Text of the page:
In December 1943, Early was called into military service and was inducted into the United States Army.[11] He was assigned to an artillery unit attached to the 87th Infantry Division and fought in the Battle of the Bulge.[12] He lost two years of his baseball career while he served in the Army.[1]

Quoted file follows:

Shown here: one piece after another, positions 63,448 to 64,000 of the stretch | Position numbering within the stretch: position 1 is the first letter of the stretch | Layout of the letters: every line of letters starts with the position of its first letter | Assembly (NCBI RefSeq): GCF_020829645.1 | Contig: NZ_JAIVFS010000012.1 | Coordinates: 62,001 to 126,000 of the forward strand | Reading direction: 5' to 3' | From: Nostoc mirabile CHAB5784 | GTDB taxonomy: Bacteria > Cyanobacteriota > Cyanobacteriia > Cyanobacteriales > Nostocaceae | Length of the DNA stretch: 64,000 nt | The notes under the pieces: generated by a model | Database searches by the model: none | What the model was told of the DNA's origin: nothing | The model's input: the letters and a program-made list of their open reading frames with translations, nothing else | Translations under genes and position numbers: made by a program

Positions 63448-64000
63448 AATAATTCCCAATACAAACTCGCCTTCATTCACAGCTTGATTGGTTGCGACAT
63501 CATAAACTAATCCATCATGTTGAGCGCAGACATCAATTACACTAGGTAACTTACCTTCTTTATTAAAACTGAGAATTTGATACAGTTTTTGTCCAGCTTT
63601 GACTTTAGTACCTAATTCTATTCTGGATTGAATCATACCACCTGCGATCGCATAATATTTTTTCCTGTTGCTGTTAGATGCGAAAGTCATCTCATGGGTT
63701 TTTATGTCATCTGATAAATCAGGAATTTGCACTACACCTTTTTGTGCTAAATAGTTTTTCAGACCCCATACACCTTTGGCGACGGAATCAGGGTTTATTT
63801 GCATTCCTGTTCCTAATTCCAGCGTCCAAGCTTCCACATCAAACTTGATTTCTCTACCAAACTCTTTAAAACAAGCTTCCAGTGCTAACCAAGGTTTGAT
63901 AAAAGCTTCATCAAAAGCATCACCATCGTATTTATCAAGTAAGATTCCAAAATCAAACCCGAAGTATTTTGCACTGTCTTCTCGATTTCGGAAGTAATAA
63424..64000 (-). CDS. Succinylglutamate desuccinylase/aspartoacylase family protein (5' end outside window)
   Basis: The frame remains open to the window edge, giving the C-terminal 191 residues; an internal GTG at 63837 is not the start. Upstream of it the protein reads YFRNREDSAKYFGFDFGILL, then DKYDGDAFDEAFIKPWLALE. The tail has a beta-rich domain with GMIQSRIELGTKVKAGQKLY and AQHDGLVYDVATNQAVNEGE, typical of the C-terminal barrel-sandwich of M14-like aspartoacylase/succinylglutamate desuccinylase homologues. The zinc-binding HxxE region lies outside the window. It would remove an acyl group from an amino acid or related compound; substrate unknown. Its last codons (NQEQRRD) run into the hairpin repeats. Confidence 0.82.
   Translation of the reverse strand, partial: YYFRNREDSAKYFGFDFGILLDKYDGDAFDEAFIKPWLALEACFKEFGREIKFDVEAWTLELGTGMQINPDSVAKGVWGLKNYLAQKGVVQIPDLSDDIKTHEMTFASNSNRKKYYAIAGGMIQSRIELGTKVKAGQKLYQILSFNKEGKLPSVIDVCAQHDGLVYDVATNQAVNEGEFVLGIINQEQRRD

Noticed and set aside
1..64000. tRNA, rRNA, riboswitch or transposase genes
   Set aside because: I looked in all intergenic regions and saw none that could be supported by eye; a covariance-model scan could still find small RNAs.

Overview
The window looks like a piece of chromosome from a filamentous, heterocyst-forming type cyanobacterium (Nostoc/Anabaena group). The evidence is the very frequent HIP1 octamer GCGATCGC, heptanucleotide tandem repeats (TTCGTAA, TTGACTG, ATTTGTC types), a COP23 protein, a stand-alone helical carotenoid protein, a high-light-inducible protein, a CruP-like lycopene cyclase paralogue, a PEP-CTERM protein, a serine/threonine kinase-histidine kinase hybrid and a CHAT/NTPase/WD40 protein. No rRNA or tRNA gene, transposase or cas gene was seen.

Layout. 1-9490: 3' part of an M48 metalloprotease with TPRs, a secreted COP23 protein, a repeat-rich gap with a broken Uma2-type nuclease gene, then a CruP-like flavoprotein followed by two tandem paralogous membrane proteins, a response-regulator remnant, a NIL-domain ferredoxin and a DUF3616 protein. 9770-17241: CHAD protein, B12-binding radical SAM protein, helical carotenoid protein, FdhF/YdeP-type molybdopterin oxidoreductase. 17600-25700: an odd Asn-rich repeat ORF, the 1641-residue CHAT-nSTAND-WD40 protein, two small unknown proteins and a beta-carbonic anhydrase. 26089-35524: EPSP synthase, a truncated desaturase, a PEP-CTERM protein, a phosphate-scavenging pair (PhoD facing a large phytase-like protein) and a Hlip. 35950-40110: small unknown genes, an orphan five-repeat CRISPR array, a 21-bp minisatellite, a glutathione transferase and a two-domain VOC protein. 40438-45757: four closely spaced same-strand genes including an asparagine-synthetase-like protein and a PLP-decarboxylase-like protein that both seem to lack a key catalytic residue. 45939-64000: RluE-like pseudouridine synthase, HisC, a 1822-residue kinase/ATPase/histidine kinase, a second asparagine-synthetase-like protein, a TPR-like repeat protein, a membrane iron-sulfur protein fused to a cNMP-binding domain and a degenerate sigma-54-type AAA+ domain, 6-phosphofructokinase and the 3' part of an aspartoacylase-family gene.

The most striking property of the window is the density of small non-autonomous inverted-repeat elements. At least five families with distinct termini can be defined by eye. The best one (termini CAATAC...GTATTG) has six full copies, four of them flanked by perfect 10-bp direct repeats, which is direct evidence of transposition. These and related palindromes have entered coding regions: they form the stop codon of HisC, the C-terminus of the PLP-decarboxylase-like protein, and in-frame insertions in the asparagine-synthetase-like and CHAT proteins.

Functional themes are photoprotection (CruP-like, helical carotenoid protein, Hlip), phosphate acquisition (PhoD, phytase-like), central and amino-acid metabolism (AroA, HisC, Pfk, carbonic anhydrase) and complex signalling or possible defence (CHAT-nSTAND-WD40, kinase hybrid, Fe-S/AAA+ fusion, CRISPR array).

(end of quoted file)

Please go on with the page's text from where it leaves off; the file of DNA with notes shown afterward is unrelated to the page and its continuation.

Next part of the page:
After being discharged from military service, Early returned to play for the Senators in 1946 but, his two years absence from the game showed as he only managed to post a .201 average while sharing catching duties with Evans.[1] In December, the Senators traded Early to the St. Louis Browns for Frank Mancuso.[13] In 1947, he platooned alongside catcher Les Moss, hitting for a .224 average along with a career-high on-base percentage of .381 in 87 games.[1] Early was traded back to the Senators in March 1948 where, he once again shared catching duties with Evans.[1] He led the league in baserunners caught stealing and in caught stealing percentage, throwing out an impressive 63.8% of baserunners who attempted to steal a base, the eighth highest single-season percentage in baseball history.[14][15] In 1949, he split his playing time between the minor league Chattanooga Lookouts and the Washington Senators.[1][3] After being released by the Senators in February 1950, he played five more seasons in minor league baseball, including four seasons with the Minneapolis Millers before retiring in 1954 at the age of 39.[3]